Marshall Holman Is Bowling's Most Colorful Star, but Critics Say He Sometimes Loses His Head
Very few players in bowling put anything extra in what they give," says Marshall Holman. "They throw the ball and sit down like robots. They and the tour need loosening up. I'm a very loose player."
A cross between baseball's Al Hrabosky and tennis's John McEnroe, Holman, 25, has gleefully cast himself as enfant terrible in a sport whose athletes are more often known for their business-as-usual approach.
As soon as he lets his ball go, for instance, the 5'8", 140-pound Holman gyrates in ways that bring a blush to some in the audience. Then he yells at the pins, glowers at the fans and leaps around a little for good measure, never mussing his short, curly permed hair. "If I bowl good," he says, "I'll let out every emotion. I'll run around, stomp my foot, clench my fist." He denies, however, that he has ever made obscene gestures at his hecklers, even though the Professional Bowlers' Association has already fined him three times for offending fans this season. "My body English," he advises, "is very abstract. I never gesture at the crowd, always the pins. I never curse the fans, either, but I have offered them my bowling equipment so I could sit back and watch awhile."
Holman has been impressive athletically as well as histrionically. He's a serious student of the sport who carries up to a dozen balls of varying surfaces and weight distributions on the road, so he can adjust to alley differences. This year he ranks No. 1 in points and is a close third in prize money behind veterans Mark Roth and Earl Anthony, with $84,360 after 31 of the season's 34 tournaments.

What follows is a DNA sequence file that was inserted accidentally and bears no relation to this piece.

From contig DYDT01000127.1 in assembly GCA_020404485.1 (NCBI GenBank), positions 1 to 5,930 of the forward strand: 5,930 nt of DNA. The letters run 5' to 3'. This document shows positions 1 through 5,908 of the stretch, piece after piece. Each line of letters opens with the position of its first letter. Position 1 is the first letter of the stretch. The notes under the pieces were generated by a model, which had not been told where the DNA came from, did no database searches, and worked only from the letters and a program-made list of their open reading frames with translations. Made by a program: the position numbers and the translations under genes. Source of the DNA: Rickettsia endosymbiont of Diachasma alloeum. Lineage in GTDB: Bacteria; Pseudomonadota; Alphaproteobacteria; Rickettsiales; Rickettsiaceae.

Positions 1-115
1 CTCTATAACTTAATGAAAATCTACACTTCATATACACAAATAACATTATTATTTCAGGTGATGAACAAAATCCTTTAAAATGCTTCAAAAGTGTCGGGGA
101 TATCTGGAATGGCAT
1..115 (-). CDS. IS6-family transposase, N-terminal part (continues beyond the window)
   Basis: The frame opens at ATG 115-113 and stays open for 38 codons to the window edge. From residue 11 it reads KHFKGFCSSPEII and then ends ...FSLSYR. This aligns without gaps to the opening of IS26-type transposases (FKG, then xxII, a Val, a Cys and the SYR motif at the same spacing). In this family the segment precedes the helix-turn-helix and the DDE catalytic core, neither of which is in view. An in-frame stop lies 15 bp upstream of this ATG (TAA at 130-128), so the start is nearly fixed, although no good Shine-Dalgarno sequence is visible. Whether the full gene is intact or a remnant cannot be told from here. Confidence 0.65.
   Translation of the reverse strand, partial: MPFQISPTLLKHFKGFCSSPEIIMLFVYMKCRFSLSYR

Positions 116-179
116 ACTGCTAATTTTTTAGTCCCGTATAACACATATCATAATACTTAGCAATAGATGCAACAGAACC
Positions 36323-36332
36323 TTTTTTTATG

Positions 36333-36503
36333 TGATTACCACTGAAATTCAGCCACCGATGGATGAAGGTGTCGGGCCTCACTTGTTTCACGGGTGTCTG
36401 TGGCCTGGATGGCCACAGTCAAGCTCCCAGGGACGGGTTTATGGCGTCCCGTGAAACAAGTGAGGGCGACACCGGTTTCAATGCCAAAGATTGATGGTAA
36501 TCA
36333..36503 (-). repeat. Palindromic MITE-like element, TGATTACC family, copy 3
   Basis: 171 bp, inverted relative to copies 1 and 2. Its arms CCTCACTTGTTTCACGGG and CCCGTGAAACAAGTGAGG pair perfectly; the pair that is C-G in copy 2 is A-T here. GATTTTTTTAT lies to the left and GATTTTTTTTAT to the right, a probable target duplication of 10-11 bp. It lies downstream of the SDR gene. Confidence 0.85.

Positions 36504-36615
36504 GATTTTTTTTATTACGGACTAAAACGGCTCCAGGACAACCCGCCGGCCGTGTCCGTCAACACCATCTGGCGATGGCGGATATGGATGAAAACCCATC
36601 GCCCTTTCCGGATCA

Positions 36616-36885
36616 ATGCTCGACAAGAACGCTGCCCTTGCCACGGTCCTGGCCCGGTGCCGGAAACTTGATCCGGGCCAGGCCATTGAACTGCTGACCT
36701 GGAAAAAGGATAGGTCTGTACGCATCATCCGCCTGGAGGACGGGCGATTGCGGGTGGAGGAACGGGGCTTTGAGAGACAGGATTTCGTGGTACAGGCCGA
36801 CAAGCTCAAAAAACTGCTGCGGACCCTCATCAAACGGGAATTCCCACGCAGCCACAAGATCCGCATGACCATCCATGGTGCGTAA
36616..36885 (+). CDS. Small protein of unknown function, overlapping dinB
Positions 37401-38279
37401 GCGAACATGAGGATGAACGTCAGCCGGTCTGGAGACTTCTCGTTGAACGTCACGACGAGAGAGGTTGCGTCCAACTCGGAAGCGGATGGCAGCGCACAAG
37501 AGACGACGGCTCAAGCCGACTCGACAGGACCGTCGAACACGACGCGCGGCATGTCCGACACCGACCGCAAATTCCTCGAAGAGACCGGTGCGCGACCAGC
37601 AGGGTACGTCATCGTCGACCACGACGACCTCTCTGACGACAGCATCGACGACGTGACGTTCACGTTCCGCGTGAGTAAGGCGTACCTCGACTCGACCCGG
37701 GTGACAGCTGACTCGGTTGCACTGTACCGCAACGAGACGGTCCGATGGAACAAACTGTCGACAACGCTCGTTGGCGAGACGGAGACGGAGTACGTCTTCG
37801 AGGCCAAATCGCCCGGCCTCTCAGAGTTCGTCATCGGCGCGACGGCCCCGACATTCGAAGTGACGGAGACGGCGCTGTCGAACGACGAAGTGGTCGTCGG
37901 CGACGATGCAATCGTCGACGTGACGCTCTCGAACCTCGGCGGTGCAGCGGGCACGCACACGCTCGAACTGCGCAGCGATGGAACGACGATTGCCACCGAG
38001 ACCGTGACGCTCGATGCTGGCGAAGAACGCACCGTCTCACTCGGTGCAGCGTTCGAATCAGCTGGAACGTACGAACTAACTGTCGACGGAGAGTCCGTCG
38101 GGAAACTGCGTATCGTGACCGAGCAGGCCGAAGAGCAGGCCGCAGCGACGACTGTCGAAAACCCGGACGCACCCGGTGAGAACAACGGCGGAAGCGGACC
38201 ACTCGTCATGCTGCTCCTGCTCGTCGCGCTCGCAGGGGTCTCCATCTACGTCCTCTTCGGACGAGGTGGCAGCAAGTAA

Holman argues that "in terms of professional sports, bowlers are still very underpaid. There are about 90 regulars on the tour, and some of them are losing money. You need at least $15,000, and that's playing it tight to the belt." Attracting fans is the problem—and his self-assigned mission.
On the tour, his fan clubs, who sport names like "Holman's Hammers," call their hero "the Medford Meteor," in deference to his hometown in Oregon. Others prefer "Mr. H. Dog," the "H" standing for "hot."
The son of a radio announcer who once did a show from the top of a flagpole, Holman took up bowling at 12 and was less than a natural—his average his first year was 99. But he improved enough to pass up college and join the pro tour at 20. "I went to the university of bowling," he jokes. In 1976 he graduated to become the youngest winner ever of the tough Firestone Tournament of Champions in Akron.
From the start he was, as he likes to think of it, aggressive and spirited. "In the beginning," he says, "probably 90 percent of the people were shocked and didn't like my actions, and 10 percent were refreshed. Since then I'd say 65 percent are for me and 35 percent against."
Not all his colleagues enjoy his tactics, either, but Roth, Holman's frequent doubles partner, concedes, "A couple of things Marshall does look very bad, but he's really a very, very funny guy. He's good for bowling."
Holman's No. 1 fan, though, is his wife, Barbara, 29, a Medford girl who came from a family of avid bowlers and remembers that "Marshall Holman was my idol." They met, appropriately, in a bowling alley and married last December. Barbara sometimes accompanies Holman on the tour, despite the fact that it brings her into contact with her husband's vociferous, often abusive critics in the bleachers. "Sometimes I feel like turning around and screaming back at them," she confesses. "But then I decide to be a lady. When the girls in the crowd talk about how neat it would be to go out with him, I just grind my teeth."
Holman, while aspiring "to be the best bowler on two legs," takes a more philosophical view of the fans. "People will always come with the idea of rooting against me," he says. "In their subconscious, though, they want me to win, so they will have somebody to root against longer."
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